books is still not particularly sophisticated, search over movie-length videos may well prove problematic and
require alternative approaches.
The future of user interfaces will involve support for natural human interaction, gesturing with fingers, speaking rather than typing, watching video
rather than reading, and using IT socially rather than alone. This article
has explored why these trends will also
affect user interfaces for search, highlighting recent work reflecting these
trends. Using advanced processing
techniques over huge sets of behavioral data, future search interfaces will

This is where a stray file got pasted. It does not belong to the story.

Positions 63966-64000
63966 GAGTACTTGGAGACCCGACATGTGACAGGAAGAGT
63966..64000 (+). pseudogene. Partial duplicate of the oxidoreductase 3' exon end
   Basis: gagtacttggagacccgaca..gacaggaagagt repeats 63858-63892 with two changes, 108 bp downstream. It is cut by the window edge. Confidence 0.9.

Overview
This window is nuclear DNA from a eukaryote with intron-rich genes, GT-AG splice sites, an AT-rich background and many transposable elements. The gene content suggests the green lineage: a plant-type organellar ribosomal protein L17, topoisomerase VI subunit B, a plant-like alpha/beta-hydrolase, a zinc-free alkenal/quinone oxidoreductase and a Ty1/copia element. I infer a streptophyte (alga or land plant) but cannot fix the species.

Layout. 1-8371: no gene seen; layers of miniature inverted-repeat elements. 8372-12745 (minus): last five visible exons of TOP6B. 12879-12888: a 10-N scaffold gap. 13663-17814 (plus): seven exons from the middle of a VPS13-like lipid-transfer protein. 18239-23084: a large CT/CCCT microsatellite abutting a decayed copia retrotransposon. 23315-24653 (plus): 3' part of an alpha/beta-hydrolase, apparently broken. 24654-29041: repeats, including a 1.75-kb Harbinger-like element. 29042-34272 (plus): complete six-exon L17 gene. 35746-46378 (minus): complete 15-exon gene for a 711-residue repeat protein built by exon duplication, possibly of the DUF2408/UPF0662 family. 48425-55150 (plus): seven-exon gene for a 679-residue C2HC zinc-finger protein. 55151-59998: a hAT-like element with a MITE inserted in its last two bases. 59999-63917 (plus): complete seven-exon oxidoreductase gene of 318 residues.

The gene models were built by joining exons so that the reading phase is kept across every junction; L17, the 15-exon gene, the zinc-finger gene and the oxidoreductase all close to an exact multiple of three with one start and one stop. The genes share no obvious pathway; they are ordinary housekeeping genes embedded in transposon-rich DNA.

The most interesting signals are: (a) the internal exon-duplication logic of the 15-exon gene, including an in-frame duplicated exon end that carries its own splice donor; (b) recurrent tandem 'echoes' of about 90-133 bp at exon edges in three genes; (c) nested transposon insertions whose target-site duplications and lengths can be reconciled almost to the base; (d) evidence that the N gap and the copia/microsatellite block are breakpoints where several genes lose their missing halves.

better support finding other people to
answer questions or provide opinions,
more natural dialogue-like interaction,
and information expressed as non-textual content through non-textual
input. More-natural modes of interaction have long been goals of interface
design, but recent developments have
brought them closer to reality.
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Marti A. hearst ( email@example.com) is a
professor in the school of Information at the university
of California, berkeley, with an affiliate position in the
Computer science division. she is the author of Search
User Interfaces, Cambridge university Press, 2009.